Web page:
Sitting in your conference room, that just cost $60,000 to install.  You realize the team who completed the install was your existing VAR who has no in-house AV Technicians.  The camera mounted above the TV is looking down on your table like a sky cam.  The display is mounted so high in the room and off-centered that your neck hurts from staring at such an awkward angle and the controller that was installed doesn’t have the right software loaded so all you see is the error screen.  Why didn’t you hire a professional audio visual technician?  This article is helping to explain the role of an audio visual technician the certain requirements you should expect after an installation is completed.

AV Design work is the most important part of a successful AV install.  If the systems aren’t designed correctly and the correct hardware isn’t ordered, then your AV install team is setup for failure.  If you’d like to learn more about what a good Zoom Room Design looks like see here: https://macronetservices.com/unified-communications/zoom-room-design/

 

Typically during an AV Design process your team will have 2-6 meetings with a CTS-D certified AV Design Engineer who will provide you with a scope of work and bill of materials stating what equipment you will be purchasing and how the equipment will be integrated in your conference room to provide your team with the desired Video Conferencing Experience.  Once you sign off on that bill of material and you move forward with the recommended solution, your team will be handed off to the project manager and project engineer who will be coordinating the installation timeline and AV Design drawings for your team to ensure that you have the correct infrastructure in the room prior to the AV Install team coming in and installing the hardware.  The infrastructure includes electrical, low voltage, conduit, plywood backing (for mounting displays), and furniture.

Once your infrastructure is in-place and you are ready to complete the AV installation, you will coordinate an install date to occur after the network has gone live.  The AV Installation team will received pallets of equipment which will be asset tagged with the appropriate conference room name on the box.  All the equipment will be moved to the conference room where it will be unboxed and looked over to ensure that nothing was broken in-transit.

The equipment is now ready to be installed following the AV Design Drawing set provided by the AV Design team.  The AV Technician will first run cabling to all the right locations on where the equipment will be located.  They will then install brackets for hardware, properly tag the wires going into the hardware, terminate the cables into the hardware and ensure all devices are powering on properly.  If something isn’t properly working your AV Technician will work in collaboration with your IT Team to fix any problems related to network or power connectivity.  Once the devices are receiving network and power then they are programmed by the technician onsite or by the support of a remote engineer.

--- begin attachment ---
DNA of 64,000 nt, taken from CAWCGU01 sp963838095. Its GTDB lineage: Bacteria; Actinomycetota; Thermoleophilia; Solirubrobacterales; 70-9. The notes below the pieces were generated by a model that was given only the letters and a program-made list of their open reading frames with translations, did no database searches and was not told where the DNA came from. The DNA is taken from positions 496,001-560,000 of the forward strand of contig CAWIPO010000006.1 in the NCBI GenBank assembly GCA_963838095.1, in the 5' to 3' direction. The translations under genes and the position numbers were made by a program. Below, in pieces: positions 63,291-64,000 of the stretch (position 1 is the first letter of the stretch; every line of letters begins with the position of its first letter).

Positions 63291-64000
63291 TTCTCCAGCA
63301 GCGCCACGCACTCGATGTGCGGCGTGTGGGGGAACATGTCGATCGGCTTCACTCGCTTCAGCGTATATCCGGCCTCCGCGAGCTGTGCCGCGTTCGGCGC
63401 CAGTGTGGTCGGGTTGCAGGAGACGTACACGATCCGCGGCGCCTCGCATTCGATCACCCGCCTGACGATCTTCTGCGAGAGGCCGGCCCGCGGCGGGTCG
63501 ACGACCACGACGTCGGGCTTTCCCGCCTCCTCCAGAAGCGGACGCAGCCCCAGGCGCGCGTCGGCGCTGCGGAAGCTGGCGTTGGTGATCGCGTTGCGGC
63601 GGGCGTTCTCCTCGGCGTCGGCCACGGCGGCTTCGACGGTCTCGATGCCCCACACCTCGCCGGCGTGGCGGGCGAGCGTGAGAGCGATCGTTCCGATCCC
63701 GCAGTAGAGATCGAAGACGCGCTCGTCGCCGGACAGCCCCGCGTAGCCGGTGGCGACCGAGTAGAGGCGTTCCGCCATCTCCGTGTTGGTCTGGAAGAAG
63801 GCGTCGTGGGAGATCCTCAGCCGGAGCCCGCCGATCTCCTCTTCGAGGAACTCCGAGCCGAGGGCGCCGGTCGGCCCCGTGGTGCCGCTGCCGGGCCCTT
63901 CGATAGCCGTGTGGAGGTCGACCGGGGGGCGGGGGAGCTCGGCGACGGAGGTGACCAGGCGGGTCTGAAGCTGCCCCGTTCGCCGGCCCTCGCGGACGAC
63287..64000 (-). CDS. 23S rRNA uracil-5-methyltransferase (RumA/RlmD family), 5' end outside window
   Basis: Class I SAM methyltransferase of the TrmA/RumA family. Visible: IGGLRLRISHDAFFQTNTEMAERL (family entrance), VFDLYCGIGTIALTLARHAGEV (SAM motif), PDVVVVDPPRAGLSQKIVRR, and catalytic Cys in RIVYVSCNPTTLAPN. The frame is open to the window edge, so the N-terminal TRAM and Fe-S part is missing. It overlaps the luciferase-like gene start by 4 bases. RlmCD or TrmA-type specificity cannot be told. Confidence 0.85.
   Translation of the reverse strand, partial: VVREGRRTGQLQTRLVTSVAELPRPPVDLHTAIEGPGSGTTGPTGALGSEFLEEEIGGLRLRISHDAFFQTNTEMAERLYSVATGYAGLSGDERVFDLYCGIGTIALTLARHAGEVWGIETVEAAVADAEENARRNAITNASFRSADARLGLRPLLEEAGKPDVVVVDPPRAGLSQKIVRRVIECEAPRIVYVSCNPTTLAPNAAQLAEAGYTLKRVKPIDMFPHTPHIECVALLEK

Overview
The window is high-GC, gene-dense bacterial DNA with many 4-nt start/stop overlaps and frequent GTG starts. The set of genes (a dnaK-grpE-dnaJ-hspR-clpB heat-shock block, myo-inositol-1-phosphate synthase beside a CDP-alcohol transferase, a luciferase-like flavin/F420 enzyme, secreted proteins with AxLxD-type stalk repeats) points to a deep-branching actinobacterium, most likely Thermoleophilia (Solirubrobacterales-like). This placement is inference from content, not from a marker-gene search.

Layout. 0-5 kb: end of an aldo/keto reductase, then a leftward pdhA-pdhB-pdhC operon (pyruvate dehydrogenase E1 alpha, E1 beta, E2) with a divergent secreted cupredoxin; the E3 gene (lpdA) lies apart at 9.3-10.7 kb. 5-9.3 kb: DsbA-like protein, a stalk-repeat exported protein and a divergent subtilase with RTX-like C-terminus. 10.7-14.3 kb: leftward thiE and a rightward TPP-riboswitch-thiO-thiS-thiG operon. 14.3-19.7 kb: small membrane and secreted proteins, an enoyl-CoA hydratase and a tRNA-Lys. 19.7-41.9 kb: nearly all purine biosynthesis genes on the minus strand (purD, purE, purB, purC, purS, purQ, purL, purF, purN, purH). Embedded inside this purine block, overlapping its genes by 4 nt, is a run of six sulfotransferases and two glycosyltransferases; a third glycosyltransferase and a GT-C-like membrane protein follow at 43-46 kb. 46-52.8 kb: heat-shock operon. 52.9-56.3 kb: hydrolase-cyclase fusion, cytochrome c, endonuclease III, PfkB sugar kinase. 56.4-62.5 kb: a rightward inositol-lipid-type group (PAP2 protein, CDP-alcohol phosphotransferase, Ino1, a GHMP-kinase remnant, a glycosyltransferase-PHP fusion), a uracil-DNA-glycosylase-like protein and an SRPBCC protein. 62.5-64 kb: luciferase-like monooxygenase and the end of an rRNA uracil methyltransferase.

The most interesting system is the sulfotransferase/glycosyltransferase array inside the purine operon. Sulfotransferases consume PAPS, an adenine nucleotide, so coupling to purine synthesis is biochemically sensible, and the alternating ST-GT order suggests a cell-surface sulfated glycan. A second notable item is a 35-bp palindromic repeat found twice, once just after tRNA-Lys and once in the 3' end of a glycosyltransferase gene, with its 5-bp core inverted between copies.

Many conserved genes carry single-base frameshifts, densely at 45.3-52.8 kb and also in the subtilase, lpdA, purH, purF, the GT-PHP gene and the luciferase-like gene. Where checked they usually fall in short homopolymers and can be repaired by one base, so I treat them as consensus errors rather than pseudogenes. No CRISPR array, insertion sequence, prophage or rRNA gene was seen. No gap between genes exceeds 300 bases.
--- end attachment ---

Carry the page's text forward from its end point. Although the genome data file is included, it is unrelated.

Here is what a room looks like when the AV Equipment is properly run behind the display

The AV equipment is now ready to be tested and tuned to ensure the microphones are setup properly, the speakers are balanced and cameras are pre-set.  The devices are then signed into the proper video conferencing accounts and all equipment will be documented with the correct IP, MAC, and other device information.  The room will then be tested by someone remotely who will confirm that the mic sounds good, the cameras are working well, and the speakers are outputting sound evenly across the space.

We have been working with the same customers for years helping them install hundreds of conference rooms across many different offices.  We’ve found that if you are able to develop the right partnership between your IT, Workplace, and AV Integrator to deliver a consistent and reliable video conferencing experience across all your spaces that this will provide your team with the best value.  Our recommendation is to never go with the cheapest AV solution and definitely not the cheapest AV labor.  Just like when buying your next pair of shoes, you get what you paid for.